In 2012, in response to this discrimination, the Indian Supreme Court made it illegal to address an individual as “chinki,” a common slur used against people from the Northeast in India’s modern urban spaces. Yet as the Dimapur incident suggests, this notion of “otherness” has also percolated into the Northeast, where, conversely, people from the “plains” and the rest of the subcontinent are looked down upon and targeted. Anti-outsider movements have been prevalent in the northeastern state of Assam since the late 1970s, with various ethnic communities such as Bengalis and Biharis bearing the brunt of local angst. Clearly, a massive trust deficit exists on both sides and proactive policymaking that redresses the neglect of the past and equitably creates opportunity through sustained economic growth is necessary to build a more cohesive social fabric.
The tension embedded in the social fabric of the Northeast has been accentuated by a growing indigenous population combined with the influx of migrants from other parts of India and illegal immigrants from Bangladesh. The threadbare economy has been put under pressure by these new arrivals, especially as they often emerge as the market-dominant minority, breeding resentment among locals. Local politicians, moreover, aid in the influx of illegal immigrants in order to create vote banks that they can fall back on come election time. Due to the longstanding neglect of the region, it is evident that the conflict in the Northeast between “locals” and “outsiders” remains primarily an economic one as opposed to being sectarian, cultural or racial. Thus, rapid economic development and equitable resource allocation is vital if the social fabric of the region is to be maintained and the narrative of India’s 67 year-old nation-building project isn’t to be undermined.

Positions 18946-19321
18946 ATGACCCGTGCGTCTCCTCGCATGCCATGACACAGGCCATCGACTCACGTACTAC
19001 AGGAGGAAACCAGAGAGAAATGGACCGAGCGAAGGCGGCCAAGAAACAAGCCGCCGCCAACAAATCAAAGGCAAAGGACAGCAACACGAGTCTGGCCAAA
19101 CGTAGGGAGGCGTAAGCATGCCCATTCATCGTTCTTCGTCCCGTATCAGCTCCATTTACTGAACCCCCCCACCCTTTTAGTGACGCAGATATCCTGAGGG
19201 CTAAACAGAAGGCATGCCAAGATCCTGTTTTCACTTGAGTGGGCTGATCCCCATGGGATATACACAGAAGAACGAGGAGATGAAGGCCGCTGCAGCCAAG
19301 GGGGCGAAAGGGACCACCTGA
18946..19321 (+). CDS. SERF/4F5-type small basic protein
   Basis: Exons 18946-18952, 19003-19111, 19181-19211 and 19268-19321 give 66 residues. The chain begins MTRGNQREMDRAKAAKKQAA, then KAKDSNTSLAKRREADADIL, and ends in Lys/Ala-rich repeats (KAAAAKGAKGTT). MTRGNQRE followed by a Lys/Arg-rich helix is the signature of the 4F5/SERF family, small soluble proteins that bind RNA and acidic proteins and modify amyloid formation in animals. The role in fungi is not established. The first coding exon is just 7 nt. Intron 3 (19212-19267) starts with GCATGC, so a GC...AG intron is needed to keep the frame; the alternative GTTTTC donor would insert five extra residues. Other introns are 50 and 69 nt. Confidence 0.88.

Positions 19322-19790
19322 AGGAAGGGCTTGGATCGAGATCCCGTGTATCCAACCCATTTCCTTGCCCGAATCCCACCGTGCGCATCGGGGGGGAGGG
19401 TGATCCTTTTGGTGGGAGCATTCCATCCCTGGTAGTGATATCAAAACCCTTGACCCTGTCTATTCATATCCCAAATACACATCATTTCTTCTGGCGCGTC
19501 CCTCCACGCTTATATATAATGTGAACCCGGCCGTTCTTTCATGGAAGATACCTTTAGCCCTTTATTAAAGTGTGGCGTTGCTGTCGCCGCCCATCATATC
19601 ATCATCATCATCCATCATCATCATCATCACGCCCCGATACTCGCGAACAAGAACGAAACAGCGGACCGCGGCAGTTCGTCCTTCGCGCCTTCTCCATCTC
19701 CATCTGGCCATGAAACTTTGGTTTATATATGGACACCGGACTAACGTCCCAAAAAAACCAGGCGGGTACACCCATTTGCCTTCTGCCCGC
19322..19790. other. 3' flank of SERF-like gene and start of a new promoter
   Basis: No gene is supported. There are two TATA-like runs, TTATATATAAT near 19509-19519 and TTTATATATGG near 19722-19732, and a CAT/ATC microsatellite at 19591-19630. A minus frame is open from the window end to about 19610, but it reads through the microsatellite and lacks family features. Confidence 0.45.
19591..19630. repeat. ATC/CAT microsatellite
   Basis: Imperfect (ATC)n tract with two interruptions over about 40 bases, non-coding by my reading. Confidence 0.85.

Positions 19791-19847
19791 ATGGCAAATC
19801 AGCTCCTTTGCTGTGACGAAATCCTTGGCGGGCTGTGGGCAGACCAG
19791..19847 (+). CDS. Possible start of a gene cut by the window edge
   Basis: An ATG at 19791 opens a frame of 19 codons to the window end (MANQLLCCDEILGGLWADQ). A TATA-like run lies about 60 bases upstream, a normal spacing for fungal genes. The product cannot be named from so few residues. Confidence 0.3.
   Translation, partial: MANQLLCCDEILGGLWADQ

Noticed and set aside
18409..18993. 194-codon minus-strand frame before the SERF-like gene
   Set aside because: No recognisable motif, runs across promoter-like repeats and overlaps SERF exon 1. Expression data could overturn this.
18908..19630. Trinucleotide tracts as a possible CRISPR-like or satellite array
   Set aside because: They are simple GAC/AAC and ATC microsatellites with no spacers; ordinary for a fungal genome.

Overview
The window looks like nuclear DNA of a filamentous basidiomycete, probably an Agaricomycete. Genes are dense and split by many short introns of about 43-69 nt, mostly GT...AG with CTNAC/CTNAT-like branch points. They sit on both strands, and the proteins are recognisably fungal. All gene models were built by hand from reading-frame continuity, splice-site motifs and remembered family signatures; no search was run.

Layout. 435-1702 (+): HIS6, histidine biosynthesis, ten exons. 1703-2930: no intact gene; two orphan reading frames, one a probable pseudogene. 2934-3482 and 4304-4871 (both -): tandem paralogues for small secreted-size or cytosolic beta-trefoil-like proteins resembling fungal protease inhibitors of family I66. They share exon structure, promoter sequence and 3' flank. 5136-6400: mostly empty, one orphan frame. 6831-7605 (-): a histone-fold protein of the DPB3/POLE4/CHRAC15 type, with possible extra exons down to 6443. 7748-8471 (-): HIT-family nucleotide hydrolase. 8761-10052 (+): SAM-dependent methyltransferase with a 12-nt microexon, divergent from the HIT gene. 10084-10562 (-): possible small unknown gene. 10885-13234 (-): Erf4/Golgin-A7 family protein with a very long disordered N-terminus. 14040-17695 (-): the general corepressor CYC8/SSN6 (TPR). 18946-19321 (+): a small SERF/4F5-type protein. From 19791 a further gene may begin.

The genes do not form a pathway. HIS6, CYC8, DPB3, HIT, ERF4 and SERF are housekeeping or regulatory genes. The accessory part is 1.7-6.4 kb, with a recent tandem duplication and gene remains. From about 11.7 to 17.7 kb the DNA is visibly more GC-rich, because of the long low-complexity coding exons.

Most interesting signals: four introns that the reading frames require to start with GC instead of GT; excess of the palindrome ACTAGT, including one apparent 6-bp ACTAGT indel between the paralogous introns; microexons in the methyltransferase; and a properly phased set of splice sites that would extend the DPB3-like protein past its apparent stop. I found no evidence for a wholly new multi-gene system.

Along with an “Act East” foreign policy, an “Act East” domestic policy that seeks to foster equitable growth in the states of the Northeast is sorely needed. One policy measure that can be adopted, for example, is a Truth and Reconciliation Commission, similar to the one used in South Africa, to provide restorative justice to the individuals and groups alienated by years of conflict between the state and armed insurgents. Other measures may include the creation of Special Economic Zones to attract much-needed capital from India’s industrialists, in addition to making micro-credit available at favorable interest rates to enable indigenous arts to flourish and expand.
However, the most important requirement in developing the Northeast is a stimulus package invested in upgrading airport infrastructure, constructing road networks, and linking all state capitals by rail. Better communication facilities will draw in industry and tourism, making the economic environment a lot more dynamic in the region and creating opportunity for youth.
To be sure, the key stumbling block to development is not a shortage of good ideas, but rather the lack of political will needed to effectively implement these measures and tackle the issue that remains the problem. It can only be hoped that Modi’s Act East foreign policy also translates into an eastward shift in domestic policy focus, so that the development of the Northeast registers higher on New Delhi’s political radar in the years to come.